speakeasy-book-cover.jpg
The craft cocktail resurgence of the last decade or so has prompted the publication of hundreds of cocktail books. Some are basic recipe books, while

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Speakeasy Doesn't Require a Password

speakeasy-book-cover.jpg
The craft cocktail resurgence of the last decade or so has prompted the publication of hundreds of cocktail books. Some are basic recipe books, while others are veritable history books with some recipes included. Others, like Speakeasy, are both: a little history, a lot of recipes, plus some beautiful photos to whet your thirst.

Speakeasy is written by Jason Kosmas and Dushan Zaric, owners and bartenders at New York's Employees Only bar. They are evidently a really big deal in the cocktail world, and so is their bar. They remind readers of this throughout the book, which made me want to hate them and the book. The thing is, the book is pretty awesome.

Throughout the introduction and the recipes, Kosmas and Zaric remind readers that making good cocktails is like cooking good food: Use quality, fresh ingredients. Don't use processed ingredients. Use your senses when mixing a cocktail, and train your palette to create balanced drinks. It seems pretty basic, but if you've had a great margarita in a bar, and then tried to recreate that margarita at home using mediocre tequila, a bottle of lime juice, or some margarita mix, you just won't get the same result. Speakeasy also takes you beyond the basics, like showing you how to use a Boston shaker, explaining the importance of ice in cocktails, and including recipes for infusions and cordials.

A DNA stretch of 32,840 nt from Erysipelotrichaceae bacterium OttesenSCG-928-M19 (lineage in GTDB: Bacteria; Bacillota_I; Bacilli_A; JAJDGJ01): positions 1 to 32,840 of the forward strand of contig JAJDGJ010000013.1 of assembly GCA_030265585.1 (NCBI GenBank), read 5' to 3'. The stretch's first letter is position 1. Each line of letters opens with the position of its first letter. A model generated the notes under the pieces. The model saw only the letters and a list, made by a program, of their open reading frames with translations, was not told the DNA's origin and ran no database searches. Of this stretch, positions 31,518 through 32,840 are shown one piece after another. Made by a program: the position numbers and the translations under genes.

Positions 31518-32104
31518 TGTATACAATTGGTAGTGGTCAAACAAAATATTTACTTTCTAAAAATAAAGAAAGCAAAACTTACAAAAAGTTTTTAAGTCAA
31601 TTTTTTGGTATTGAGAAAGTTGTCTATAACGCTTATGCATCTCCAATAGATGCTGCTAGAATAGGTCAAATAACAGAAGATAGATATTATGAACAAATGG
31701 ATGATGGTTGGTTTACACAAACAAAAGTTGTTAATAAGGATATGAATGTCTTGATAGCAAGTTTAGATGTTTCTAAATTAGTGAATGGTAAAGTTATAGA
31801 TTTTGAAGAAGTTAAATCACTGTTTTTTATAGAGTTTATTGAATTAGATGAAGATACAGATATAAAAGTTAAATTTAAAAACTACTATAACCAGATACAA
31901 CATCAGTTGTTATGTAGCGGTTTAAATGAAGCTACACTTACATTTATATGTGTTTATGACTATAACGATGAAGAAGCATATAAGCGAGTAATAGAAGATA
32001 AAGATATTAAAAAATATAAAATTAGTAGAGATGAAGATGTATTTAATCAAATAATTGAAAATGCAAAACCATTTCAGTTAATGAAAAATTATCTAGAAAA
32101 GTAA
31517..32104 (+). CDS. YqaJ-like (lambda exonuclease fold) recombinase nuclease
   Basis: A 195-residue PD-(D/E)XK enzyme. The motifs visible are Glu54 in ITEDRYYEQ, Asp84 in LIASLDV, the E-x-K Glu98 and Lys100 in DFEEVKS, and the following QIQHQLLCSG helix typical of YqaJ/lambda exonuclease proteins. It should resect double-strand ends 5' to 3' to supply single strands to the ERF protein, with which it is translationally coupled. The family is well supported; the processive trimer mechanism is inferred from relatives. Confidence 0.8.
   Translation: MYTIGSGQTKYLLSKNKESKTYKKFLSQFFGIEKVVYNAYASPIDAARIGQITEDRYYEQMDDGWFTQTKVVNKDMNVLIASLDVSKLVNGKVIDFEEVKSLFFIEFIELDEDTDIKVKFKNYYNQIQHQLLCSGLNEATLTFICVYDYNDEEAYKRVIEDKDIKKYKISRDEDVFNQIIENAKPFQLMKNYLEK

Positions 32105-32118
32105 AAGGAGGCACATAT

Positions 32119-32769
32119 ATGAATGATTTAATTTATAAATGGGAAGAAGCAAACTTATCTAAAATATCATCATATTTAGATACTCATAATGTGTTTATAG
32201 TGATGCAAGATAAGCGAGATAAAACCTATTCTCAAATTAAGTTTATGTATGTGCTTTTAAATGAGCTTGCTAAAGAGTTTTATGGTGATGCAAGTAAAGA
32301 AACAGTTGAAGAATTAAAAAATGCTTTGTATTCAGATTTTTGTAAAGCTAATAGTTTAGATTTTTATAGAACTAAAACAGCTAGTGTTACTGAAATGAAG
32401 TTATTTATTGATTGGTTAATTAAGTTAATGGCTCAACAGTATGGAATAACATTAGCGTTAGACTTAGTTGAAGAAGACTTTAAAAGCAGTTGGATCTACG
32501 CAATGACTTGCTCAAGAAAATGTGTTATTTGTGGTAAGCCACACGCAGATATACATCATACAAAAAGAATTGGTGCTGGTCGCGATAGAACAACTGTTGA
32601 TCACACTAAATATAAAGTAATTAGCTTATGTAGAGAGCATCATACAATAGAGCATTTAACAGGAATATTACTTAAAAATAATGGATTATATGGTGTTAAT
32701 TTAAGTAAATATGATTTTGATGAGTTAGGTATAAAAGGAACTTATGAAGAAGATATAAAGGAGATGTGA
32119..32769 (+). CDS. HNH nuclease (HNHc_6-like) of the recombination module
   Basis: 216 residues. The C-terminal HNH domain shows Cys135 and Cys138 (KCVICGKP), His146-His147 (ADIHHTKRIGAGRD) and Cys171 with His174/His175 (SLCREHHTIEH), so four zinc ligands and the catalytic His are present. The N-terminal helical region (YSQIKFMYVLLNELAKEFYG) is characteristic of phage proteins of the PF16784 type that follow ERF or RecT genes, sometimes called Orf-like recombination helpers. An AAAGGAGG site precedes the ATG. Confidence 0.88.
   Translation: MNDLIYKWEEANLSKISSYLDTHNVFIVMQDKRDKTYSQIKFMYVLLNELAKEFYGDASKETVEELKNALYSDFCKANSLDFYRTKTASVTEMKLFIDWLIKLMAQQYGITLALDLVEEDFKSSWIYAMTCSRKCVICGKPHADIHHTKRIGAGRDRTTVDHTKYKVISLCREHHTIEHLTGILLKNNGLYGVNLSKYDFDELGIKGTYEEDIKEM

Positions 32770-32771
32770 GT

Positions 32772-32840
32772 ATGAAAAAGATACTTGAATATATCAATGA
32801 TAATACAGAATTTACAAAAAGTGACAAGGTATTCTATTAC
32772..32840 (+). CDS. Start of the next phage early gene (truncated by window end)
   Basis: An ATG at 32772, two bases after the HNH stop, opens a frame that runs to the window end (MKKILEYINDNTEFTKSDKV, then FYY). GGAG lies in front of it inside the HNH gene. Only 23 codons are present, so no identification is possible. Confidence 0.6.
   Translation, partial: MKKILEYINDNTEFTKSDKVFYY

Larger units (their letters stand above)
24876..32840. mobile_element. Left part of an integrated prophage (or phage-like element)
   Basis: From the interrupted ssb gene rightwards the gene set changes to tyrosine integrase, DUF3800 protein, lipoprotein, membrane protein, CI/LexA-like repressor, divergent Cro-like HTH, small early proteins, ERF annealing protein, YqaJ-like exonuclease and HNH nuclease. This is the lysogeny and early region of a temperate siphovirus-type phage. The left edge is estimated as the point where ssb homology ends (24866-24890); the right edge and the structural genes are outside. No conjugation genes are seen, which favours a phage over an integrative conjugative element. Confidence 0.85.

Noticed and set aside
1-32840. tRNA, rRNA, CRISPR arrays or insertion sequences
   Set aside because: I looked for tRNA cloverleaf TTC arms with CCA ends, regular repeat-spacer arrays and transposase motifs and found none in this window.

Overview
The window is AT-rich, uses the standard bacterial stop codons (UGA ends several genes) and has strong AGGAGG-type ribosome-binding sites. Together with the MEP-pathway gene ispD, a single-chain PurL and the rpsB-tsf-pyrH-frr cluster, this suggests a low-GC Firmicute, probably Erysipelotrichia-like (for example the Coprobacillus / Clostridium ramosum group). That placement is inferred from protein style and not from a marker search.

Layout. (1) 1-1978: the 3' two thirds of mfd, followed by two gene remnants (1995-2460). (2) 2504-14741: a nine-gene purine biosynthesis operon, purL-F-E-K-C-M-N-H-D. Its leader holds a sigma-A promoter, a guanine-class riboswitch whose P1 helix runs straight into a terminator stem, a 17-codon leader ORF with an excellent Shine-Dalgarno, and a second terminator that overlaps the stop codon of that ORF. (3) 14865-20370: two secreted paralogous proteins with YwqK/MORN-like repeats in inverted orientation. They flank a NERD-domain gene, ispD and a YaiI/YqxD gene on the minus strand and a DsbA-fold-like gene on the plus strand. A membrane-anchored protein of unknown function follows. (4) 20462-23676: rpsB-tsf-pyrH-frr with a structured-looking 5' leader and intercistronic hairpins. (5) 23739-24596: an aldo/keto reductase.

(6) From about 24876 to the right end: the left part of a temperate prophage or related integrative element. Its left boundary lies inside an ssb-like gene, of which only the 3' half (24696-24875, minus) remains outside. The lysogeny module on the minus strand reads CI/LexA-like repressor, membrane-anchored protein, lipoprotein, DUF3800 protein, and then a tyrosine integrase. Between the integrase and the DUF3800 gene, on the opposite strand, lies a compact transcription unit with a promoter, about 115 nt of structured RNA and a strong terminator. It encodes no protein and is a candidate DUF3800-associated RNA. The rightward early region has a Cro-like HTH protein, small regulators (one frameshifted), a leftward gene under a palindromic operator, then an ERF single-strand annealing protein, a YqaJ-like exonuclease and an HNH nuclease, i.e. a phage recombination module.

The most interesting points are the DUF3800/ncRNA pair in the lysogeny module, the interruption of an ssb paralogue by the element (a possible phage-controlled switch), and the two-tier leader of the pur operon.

The 80 or so recipes in Speakeasy include quintessential cocktails like the Martinez, the Sidecar, and the Ramos Gin Fizz, plus modern variations of several classics. Each recipe headnote includes a brief history of the cocktail that is informative without being a goddamned dissertation. It's nice to learn a little background, but really this book is about making the drinks. Instructions are generally simple, and each recipe includes tasting notes and a suggestion for which style of glass to use.

I was at first irritated to see so many liquor brands specifically named in the recipes, but in the introduction it's made clear that this is done for consistency. These are the brands used at Employees Only. If you want your cocktails to taste like theirs, use them. They say use whatever you can find if necessary, just try to locate something with a similar flavor profile. I wish they gave some alternatives, but also like that they challenge readers to work that out on their own.

Read Part II of this week's Cooking the Books, and a recipe from Speakeasy.

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